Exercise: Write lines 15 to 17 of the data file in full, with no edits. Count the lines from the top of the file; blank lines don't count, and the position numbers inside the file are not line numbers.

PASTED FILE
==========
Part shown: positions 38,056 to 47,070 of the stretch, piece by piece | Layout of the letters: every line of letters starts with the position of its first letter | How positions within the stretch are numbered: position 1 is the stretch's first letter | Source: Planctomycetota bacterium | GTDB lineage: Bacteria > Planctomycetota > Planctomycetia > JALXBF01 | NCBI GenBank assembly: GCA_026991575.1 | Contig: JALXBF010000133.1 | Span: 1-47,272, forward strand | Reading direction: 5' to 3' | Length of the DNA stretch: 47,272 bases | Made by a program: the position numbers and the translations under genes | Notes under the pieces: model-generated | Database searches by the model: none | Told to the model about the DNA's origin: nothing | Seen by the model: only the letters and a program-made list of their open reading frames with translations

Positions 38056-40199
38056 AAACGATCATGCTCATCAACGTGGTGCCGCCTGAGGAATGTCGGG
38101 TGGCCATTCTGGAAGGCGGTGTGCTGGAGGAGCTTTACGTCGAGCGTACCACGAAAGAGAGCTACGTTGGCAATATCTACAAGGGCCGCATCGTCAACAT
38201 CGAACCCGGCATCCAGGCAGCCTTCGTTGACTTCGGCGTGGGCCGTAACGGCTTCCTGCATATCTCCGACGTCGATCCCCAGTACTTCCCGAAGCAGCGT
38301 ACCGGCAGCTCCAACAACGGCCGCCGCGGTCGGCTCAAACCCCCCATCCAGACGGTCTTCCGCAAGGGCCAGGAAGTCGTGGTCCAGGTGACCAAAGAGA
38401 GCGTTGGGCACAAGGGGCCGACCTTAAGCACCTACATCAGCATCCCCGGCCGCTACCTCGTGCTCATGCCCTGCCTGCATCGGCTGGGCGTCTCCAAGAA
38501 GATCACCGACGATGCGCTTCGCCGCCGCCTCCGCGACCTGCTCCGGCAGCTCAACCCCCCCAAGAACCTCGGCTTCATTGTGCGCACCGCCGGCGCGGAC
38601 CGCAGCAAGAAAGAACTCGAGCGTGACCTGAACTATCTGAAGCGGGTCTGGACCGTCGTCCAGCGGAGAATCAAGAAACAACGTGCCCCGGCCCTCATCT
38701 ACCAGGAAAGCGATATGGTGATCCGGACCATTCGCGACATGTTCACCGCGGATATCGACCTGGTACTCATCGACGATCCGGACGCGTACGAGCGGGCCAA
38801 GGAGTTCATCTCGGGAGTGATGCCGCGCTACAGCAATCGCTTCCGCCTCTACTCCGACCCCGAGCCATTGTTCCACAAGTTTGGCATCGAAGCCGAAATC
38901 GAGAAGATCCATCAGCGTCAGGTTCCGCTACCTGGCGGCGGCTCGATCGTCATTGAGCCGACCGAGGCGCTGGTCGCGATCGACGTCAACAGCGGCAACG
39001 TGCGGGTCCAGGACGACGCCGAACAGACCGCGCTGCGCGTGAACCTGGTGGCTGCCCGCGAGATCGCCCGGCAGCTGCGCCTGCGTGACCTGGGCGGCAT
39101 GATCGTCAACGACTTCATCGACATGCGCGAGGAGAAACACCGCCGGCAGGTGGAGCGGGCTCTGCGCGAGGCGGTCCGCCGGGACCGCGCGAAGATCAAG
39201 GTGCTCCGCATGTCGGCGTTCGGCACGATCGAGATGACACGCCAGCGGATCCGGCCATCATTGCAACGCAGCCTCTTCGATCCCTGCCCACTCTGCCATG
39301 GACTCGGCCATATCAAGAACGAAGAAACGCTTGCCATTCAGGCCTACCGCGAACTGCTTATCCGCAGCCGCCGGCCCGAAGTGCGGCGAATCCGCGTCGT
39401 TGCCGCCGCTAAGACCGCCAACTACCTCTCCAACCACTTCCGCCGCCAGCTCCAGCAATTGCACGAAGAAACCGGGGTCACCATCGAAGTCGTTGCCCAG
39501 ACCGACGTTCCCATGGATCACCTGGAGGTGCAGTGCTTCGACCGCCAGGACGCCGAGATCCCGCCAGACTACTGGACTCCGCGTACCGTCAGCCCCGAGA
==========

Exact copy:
39201 GTGCTCCGCATGTCGGCGTTCGGCACGATCGAGATGACACGCCAGCGGATCCGGCCATCATTGCAACGCAGCCTCTTCGATCCCTGCCCACTCTGCCATG
39301 GACTCGGCCATATCAAGAACGAAGAAACGCTTGCCATTCAGGCCTACCGCGAACTGCTTATCCGCAGCCGCCGGCCCGAAGTGCGGCGAATCCGCGTCGT
39401 TGCCGCCGCTAAGACCGCCAACTACCTCTCCAACCACTTCCGCCGCCAGCTCCAGCAATTGCACGAAGAAACCGGGGTCACCATCGAAGTCGTTGCCCAG